Questions & answers or comments about prep work for clay tile roofing: battens, tile stacking, tile layout..
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Green Roof Plants: A Resource and Planting Guide, Edmund C. Snodgrass, Lucie L. Snodgrass, Timber Press, Incorporated, 2006, ISBN-10: 0881927872, ISBN-13: 978-0881927870. The text covers moisture needs, heat tolerance, hardiness, bloom color, foliage characteristics, and height of 350 species and cultivars.
Green Roof Construction and Maintenance, Kelley Luckett, McGraw-Hill Professional, 2009, ISBN-10: 007160880X, ISBN-13: 978-0071608800, quoting: Key questions to ask at each stage of the green building process Tested tips and techniques for successful structural design
Construction methods for new and existing buildings
Information on insulation, drainage, detailing, irrigation, and plant selection
Details on optimal soil formulation
Illustrations featuring various stages of construction
Best practices for green roof maintenance
A survey of environmental benefits, including evapo-transpiration, storm-water management, habitat restoration, and improvement of air quality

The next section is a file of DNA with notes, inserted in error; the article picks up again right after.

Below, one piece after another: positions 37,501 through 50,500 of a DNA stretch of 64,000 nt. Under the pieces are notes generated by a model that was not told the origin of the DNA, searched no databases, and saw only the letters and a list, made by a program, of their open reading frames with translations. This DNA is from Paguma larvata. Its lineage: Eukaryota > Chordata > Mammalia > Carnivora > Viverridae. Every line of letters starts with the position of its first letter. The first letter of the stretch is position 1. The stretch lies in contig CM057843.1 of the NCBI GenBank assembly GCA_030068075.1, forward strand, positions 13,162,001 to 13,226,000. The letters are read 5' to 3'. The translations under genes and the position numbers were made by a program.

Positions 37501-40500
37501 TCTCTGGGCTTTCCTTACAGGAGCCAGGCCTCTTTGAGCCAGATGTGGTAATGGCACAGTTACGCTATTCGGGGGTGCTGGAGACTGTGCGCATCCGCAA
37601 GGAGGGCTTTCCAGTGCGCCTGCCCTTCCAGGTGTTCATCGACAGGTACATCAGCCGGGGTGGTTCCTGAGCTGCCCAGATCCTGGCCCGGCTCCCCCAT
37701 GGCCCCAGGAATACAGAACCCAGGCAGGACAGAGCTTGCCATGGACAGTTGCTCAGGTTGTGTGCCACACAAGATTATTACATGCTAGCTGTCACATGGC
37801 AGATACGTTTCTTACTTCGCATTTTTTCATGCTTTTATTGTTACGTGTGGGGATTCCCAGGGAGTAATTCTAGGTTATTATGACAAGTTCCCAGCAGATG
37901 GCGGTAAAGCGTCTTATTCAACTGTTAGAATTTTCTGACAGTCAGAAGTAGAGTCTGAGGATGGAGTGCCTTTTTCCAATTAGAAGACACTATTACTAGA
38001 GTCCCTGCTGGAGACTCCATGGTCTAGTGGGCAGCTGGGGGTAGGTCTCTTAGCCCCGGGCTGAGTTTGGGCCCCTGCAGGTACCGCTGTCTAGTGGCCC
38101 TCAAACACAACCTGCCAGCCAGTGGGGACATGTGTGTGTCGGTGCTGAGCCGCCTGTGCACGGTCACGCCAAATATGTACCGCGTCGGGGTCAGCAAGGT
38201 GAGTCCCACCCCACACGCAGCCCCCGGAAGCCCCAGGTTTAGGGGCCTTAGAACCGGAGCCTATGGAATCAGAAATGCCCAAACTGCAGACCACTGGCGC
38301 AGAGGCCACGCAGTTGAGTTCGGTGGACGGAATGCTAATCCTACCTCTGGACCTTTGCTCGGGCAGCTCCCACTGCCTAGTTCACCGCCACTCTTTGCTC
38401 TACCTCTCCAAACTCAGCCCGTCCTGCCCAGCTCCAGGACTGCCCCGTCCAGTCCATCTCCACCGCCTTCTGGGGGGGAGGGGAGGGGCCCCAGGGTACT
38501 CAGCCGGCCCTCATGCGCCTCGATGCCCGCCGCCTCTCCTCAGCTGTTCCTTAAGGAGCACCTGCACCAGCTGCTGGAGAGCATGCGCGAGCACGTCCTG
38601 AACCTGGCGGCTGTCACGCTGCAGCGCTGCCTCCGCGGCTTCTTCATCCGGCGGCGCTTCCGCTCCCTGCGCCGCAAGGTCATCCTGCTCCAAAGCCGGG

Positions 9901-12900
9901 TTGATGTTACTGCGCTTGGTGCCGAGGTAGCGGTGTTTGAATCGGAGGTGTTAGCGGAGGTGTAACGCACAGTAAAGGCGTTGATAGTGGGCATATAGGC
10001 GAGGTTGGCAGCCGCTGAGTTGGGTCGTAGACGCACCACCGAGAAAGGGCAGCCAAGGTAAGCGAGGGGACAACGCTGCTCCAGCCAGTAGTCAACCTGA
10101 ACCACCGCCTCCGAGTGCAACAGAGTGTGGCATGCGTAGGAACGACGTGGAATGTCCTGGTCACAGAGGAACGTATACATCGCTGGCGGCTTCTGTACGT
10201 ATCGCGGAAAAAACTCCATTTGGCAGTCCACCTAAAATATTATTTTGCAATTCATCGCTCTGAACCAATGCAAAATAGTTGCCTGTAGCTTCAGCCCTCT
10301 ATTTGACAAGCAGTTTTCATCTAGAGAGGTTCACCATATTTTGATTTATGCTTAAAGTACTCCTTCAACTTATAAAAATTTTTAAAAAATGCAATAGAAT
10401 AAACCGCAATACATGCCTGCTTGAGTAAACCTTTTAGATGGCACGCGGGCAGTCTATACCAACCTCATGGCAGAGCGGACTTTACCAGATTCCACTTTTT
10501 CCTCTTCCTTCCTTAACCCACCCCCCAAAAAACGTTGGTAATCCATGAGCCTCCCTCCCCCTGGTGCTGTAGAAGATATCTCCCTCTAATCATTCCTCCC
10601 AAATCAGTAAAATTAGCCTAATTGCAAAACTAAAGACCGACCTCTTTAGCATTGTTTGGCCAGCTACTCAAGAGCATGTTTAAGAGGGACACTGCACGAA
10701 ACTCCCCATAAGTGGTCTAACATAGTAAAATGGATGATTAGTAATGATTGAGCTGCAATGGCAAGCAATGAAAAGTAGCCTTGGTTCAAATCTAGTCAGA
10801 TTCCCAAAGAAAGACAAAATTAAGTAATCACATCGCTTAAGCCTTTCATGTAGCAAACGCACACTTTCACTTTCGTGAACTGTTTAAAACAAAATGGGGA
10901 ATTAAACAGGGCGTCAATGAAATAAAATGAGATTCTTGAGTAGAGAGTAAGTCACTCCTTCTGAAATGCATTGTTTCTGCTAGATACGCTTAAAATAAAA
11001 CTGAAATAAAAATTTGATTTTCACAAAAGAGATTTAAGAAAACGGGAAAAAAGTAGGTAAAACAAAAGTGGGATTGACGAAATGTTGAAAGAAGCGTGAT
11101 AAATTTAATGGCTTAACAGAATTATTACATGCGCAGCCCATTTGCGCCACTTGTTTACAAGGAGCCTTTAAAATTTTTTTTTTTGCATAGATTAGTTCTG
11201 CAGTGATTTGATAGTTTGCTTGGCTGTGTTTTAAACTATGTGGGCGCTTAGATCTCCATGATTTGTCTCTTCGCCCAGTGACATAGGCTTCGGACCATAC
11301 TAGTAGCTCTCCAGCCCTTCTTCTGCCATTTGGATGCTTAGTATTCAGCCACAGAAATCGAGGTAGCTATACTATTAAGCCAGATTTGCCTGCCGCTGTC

Tips on the LEED design and certification process
Considerations for assessing return on investment
Color photographs of successfully installed green roofs
Useful checklists, tables, and charts
Roofing The Right Way, Steven Bolt, McGraw-Hill Professional; 3rd Ed (1996), ISBN-10: 0070066507, ISBN-13: 978-0070066502
Slate Roofs, National Slate Association, 1926, reprinted 1977
by Vermont Structural Slate Co., Inc., Fair Haven, VT 05743, 802-265-4933/34. (We recommend this book if you can find it. It
has gone in and out of print on occasion.)
Roof Tiling & Slating, a Practical Guide, Kevin Taylor, Crowood Press (2008), ISBN 978-1847970237, If you have never fixed a roof tile or slate before but have wondered how to go about repairing or replacing them, then this is the book for you. Many of the technical books about roof tiling and slating are rather vague and conveniently ignore some of the trickier problems and how they can be resolved. In Roof Tiling and Slating, the author rejects this cautious approach. Kevin Taylor uses both his extensive knowledge of the trade and his ability to explain the subject in easily understandable terms, to demonstrate how to carry out the work safely to a high standard, using tried and tested methods.